With regards to PhD thesis that spans several disciplines, at what point does one assume that an article doesn't require explanation and it is standard knowledge?

I have had this discussion with several academics and there doesn't appear to be consensus. One suggested a middle ground that I quite liked: Anything considered standard knowledge, should be placed into an appendix so as to not disturb the flow of the thesis but still somewhere handy enough for the reader to bush up on or explore.

Is this a common technique? I've read so many theses that contain waffle and filler explaining (what I consider to be) the basic requirements of the field, however my option of "basic" is just that; An option. People have different degrees, life experiences, interests and so their options will no doubt differ regarding what is considered standard knowledge.

So at what point is something consider "standard knowledge"? If a technique/paper/method is widely written about in master/Bachelor's course texts, journal papers and has a wiki page - does that qualify? For example; consider the most basis statistical techniques, such as chi squared test etc - does one really need to explain, in detail, what it is? Would a reference suffice or would a thesis begin to look ridiculously short? Perhaps placing it into an appendix?

Is there a general accepted rule of thumb that I am unaware of? Or is it truly a black art? I don't want to look lazy by not including material, but at the same time I don't want to waffle on.

  • Don't the theses you've already read, and your discussions with academics already answer your question? There's no consensus and you should include as much information as you think should be there. Commented Sep 5, 2015 at 14:54

4 Answers 4


Generally, the target audience of your doctoral dissertation is your doctoral dissertation committee. Write to their level.

In disciplines where your dissertation gets turned into a book (or series of articles), then you may consider writing at a lower level or with explanation for people outside of your specific subfield. You can certainly do this if you have the time or luxury to do so, but if you are short on time or funds, then it is perfectly acceptable to do what is noted in paragraph #1.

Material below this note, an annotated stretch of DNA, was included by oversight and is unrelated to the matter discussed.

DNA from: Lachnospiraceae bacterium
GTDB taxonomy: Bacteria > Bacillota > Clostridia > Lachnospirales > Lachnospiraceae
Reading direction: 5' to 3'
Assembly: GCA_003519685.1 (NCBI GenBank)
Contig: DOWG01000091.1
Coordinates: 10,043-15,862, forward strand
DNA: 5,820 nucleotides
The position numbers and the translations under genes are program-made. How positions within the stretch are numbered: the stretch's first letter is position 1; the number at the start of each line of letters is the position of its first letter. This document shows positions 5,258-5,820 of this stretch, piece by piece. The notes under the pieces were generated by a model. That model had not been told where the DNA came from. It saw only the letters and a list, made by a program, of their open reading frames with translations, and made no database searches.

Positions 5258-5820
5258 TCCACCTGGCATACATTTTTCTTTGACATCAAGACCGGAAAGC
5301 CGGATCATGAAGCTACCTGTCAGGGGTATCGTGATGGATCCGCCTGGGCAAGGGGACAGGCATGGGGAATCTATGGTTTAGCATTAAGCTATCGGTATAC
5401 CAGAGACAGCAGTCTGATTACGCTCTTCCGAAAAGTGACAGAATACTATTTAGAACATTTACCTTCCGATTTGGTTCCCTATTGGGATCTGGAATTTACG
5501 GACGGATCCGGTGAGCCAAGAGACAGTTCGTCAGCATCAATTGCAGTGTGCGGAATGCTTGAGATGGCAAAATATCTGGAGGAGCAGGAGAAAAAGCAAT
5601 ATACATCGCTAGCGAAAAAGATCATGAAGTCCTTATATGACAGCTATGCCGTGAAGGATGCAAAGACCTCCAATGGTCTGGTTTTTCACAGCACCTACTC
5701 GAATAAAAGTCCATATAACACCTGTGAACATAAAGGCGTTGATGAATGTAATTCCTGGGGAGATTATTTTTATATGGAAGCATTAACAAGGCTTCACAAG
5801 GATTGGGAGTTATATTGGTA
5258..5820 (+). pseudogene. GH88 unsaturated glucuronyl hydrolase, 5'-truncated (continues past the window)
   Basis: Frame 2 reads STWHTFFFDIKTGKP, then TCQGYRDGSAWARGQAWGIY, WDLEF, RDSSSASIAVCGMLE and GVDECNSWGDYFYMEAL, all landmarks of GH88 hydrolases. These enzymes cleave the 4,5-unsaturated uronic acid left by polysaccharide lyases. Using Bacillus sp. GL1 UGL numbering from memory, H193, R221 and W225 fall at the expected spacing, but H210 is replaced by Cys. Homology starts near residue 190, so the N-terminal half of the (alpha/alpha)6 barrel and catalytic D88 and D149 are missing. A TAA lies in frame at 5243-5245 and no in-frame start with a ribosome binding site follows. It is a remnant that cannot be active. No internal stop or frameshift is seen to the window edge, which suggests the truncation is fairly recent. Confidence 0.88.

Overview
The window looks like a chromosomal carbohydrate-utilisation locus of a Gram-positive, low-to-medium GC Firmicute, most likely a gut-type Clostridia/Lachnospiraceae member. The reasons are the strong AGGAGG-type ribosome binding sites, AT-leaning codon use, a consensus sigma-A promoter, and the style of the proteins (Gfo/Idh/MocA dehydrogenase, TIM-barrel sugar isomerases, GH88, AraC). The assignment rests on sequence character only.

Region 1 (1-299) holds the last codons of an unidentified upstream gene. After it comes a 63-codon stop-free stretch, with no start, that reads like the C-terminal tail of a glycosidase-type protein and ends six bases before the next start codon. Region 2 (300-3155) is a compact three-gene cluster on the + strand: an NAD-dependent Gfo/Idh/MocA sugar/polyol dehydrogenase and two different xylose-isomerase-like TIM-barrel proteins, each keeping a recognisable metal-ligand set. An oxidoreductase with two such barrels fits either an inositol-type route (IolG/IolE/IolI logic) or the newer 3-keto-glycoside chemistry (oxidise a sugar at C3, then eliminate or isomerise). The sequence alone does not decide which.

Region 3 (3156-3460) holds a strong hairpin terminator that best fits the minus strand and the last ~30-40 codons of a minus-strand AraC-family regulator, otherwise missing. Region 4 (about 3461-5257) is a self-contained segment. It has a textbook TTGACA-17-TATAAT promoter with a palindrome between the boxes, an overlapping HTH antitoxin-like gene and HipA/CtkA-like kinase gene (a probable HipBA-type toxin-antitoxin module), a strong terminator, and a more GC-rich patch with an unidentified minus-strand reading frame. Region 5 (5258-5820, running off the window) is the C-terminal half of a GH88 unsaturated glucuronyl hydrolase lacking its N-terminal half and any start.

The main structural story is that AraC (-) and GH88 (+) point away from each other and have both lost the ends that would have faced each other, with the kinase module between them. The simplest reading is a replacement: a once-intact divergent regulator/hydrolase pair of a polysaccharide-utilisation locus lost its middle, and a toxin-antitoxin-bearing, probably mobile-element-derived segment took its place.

• 5
    I think this is the best answer, in our field a dissertation is mostly a waste of time, nobody reads them, the only people who care about them are the committees. Advisors mostly care about the papers which students publish. I honestly don't even understand why we do the book form dissertations anymore, since they don't matter for an academic career in our field. It does have one benefit, increasing the understanding of the person writing it, but that time could be better spent writing another publishable paper, especially considering how competitive the academic market is today.
    – daaxix
    Commented Sep 4, 2015 at 15:13
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    @daaxix Some places allow for a thesis to be a collection of peer-reviewed published articles.
    – user8001
    Commented Sep 4, 2015 at 17:21
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    I like this two-step approach. If you have the time and inclination later, you may start adding appendices and a lay introduction. I would just add: have a chat with some good listener in your general field, and give him/her an overview of what you're going to cover in your write-up; as you are writing, imagine someone like this good listener reading your text. This will give you a focal point for your imaginary readership. Commented Sep 5, 2015 at 15:15